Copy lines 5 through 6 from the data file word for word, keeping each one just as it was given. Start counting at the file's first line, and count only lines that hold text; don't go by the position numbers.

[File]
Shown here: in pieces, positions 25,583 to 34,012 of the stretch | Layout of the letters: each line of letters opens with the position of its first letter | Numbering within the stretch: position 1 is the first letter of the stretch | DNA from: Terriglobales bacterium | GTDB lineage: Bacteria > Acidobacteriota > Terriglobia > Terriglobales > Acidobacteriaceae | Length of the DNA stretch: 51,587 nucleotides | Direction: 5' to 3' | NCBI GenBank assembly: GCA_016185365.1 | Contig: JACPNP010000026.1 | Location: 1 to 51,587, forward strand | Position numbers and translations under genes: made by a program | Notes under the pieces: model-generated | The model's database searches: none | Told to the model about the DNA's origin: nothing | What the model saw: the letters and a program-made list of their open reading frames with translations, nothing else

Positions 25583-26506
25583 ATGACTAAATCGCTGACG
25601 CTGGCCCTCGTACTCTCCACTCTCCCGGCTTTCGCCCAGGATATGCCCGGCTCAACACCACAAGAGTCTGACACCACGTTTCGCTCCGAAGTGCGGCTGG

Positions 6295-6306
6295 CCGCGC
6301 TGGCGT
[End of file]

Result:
Positions 6295-6306
6295 CCGCGC